And so we arrive at Copenhagen. The IPCC says that the meeting in Copenhagen is a big step forward. They hope that it will demonstrate the world’s united willingness to tackle a shared problem. They believe that the meeting will be a watershed for humanity. 15,000 delegates gather in the Bella Center and during two weeks they will arrive at an historic solution to the climate crisis. In addition, there are 20,000 observers and 3,000 journalists present (Blog on my visit in Copenhagen). The UN can declare that 119 heads of state have reported that they will attend and Copenhagen becomes a city under siege. For Michael Zammit Cutajar and Laurence Tubinan their moment of truth is approaching. Will two year’s work result in success or was it all for nothing? Suddenly Denmark submits a text that the delegates begin to discuss but it is soon rejected by the developing nations. The day before the ministers are due to arrive there is no text to negotiate on but then Michael Zammit Cutajar takes up his pen and works on a new proposal. Negotiations on the text continue throughout the night and at 8.30 in the morning the new text is distributed. They close the doors behind the negotiators and the TV cameras are kept outside. After two hours China announces that it can accept the text. The developing nations say the same. The ministers can now attend. Outside the Bella Center the temperature rises and 100,000 demonstrate. In the end, the delegates of the environmental organizations are forced to leave the Bella Center.
Now the text can be presented to the ministers but before Michael Zammit Cutajar is able to do this the Danish chair announces that, once again, they are presenting their own text that subsequently is met by opposition from among the delegates. The delegates consider it undemocratic not to continue with the text they have worked on for two years. They want to approve the text that Michael Zammit Cutajar has developed as the foundation for the negotiations. Then the chair stops the meeting. Many regard these events as a cave-in to pressure from the USA and the Copenhagen meeting is close to ending in a fiasco. Under pressure, Denmark is forced to back down and the negotiated text is finally tabled. Michael is thanked for his work and they have finally arrived at the final negotiations. The world’s environment ministers enter the scene but there is no agreement by the time the heads of state arrive. They now have less than 24 hours to arrive at an agreement. Brazil’s president Lula da Silva says that he believes in God, he believes in a miracle and that he wants to participate in this miracle. Finally, President Obama takes the podium and states that “Unchecked, climate change will pose unacceptable risks to our security, our economies, and our planet…. The question is whether we will move forward together, or split apart…. But here is the bottom line: we can embrace this accord, take a substantial step forward, and continue to refine it and build upon its foundation. … Or we can again choose delay, falling back into the same divisions that have stood in the way of action for years. And we will be back having the same stale arguments month after month, year after year – all while the danger of climate change grows until it is irreversible. There is no time to waste. America has made our choice. We have charted our course, we have made our commitments, and we will do what we say. Now, I believe that it’s time for the nations and people of the world to come together behind a common purpose.” It was clear that the USA had made a decision and that the rest of the world was expected to follow its lead. In an unprecedented move 28 of the world’s leaders sit down and negotiate with a blank piece of paper before them. Two years of negotiations on a text are tossed out. Now they discuss only a few points. As time draws on all emissions targets as well as other requirements become watered down. All that remains is that each nation will report on its own measures for reducing emissions. The EU had hoped for a completely different treaty and can now regard itself as a loser. The USA has taken over.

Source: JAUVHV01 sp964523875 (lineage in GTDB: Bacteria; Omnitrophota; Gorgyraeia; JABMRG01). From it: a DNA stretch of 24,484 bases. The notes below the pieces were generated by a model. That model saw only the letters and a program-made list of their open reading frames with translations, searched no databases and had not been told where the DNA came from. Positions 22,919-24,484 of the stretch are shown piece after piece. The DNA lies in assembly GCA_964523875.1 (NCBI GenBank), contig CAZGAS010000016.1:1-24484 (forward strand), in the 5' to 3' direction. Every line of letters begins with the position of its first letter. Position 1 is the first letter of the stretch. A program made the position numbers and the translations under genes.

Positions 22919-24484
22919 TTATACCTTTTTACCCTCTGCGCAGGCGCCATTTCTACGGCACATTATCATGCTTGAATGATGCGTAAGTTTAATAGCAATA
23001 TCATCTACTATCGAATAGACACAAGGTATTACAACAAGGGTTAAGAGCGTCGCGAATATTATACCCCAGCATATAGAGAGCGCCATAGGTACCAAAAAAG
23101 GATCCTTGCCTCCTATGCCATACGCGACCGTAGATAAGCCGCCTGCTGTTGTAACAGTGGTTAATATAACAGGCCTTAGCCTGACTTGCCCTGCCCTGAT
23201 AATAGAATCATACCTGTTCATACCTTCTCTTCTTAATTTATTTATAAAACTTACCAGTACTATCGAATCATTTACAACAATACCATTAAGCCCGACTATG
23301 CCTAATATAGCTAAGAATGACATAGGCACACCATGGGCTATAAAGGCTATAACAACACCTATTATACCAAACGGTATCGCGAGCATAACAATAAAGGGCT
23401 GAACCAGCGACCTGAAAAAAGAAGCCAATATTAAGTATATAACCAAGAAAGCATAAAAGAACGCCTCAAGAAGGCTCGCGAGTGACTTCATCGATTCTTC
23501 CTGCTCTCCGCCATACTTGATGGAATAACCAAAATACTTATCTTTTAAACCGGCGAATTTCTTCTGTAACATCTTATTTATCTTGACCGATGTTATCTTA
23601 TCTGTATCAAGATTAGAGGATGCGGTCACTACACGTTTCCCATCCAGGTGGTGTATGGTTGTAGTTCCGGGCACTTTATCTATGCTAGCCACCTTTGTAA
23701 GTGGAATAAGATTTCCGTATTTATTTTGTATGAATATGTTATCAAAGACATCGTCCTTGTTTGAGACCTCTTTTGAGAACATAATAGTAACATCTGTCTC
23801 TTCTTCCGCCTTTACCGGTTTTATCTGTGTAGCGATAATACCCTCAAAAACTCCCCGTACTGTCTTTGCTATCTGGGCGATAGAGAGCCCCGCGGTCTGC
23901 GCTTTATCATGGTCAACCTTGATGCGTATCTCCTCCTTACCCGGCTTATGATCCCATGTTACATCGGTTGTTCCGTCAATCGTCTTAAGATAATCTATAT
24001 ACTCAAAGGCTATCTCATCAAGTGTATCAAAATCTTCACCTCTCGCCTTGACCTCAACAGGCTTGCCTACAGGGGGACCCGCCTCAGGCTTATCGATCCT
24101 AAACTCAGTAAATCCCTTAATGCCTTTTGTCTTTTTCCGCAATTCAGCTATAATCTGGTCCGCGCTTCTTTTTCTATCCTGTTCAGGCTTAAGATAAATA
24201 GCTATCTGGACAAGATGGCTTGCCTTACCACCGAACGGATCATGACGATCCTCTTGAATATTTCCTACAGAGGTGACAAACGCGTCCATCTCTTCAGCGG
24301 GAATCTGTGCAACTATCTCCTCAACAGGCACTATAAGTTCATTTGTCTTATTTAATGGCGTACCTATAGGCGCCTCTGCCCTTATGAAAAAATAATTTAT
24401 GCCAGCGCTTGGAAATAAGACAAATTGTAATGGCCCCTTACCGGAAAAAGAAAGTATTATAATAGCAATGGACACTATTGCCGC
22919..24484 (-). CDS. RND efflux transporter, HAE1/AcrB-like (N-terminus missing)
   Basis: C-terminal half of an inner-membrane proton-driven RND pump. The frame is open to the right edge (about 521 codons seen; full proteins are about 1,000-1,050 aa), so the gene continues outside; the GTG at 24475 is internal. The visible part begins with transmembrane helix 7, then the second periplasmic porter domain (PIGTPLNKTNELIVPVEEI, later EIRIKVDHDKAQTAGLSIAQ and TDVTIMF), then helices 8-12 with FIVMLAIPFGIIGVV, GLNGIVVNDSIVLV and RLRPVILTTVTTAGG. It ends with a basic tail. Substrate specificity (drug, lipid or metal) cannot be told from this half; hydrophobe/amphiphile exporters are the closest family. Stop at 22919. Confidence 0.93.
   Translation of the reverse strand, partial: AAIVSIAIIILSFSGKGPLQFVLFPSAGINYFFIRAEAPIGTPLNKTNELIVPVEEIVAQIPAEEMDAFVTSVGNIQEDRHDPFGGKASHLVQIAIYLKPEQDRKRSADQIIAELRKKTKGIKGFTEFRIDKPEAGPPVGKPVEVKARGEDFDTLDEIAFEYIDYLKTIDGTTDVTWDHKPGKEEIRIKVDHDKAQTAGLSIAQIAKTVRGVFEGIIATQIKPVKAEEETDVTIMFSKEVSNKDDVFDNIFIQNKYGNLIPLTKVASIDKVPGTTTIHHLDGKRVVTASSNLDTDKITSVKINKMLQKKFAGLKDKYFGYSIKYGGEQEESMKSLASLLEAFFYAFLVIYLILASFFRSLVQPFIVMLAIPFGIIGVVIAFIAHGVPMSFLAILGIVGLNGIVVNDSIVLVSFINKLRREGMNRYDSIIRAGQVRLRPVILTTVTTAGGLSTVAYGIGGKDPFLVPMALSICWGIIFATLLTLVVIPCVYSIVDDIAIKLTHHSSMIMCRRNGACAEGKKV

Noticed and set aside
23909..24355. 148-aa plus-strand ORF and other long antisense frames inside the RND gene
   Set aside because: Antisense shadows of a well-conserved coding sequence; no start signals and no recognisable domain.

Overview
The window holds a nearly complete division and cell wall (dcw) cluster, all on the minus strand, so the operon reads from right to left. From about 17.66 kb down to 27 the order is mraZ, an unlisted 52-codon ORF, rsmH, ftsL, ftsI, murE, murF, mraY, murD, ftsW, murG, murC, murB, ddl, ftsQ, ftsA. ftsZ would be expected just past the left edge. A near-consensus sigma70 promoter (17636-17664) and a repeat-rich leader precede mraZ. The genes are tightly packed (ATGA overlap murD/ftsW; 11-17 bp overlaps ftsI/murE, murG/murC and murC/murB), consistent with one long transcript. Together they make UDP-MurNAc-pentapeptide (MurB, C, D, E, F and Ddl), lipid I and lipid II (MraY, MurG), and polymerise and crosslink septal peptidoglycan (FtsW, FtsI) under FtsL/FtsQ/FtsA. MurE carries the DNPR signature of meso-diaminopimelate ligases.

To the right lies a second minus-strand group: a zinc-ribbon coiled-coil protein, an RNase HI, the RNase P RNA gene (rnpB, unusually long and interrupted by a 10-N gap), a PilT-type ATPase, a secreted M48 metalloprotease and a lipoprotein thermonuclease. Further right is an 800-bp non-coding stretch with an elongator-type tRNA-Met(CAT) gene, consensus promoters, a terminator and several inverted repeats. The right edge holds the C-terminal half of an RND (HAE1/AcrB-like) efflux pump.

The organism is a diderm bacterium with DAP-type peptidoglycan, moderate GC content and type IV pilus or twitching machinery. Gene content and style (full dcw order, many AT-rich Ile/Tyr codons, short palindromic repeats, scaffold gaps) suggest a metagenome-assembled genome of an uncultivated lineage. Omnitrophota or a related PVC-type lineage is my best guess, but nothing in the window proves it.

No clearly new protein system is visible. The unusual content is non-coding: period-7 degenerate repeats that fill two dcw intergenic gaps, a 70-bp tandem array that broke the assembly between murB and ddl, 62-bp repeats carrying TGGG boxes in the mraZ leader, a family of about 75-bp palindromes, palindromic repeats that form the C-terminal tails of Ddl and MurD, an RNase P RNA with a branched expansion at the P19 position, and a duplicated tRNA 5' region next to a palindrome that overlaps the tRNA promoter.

The text has shrunk to three pages and can be summarized in these points:
• Temperatures are not to rise more than 2 C but no countermeasures are described.
• All numerical environmental targets disappear – all that remains are voluntary measures.
• Developing nations agree to oversight of their actions but without any form of sanctions.
• A finance package of US$30 billion over three years is included in the agreement.
• A preliminary goal of US$100 billion of finance by 2020 is agreed, but the distribution remains to be determined.
• The rainforests will be discussed next year.
After 12 hours of debate they produce the “Copenhagen Agreement” on a protocol but do not approve it. One can state that Michael Zammit Cutajar worked for two years to produce a text but that, ultimately, he failed.
Now there remains only one hope for the future climate and that hope is “Peak Oil”, “Peak Gas” and “Peak Coal”. The circus directed by the UN during the previous two years has presumably been an unnecessary performance. In the summer of 2007 the Transport Forum (a subordinate organization of the OECD) gave me the task of preparing a report on future CO2 emissions from the perspective of resource limitations. I can only regret that they did not take my report to the OECD more seriously (read the report).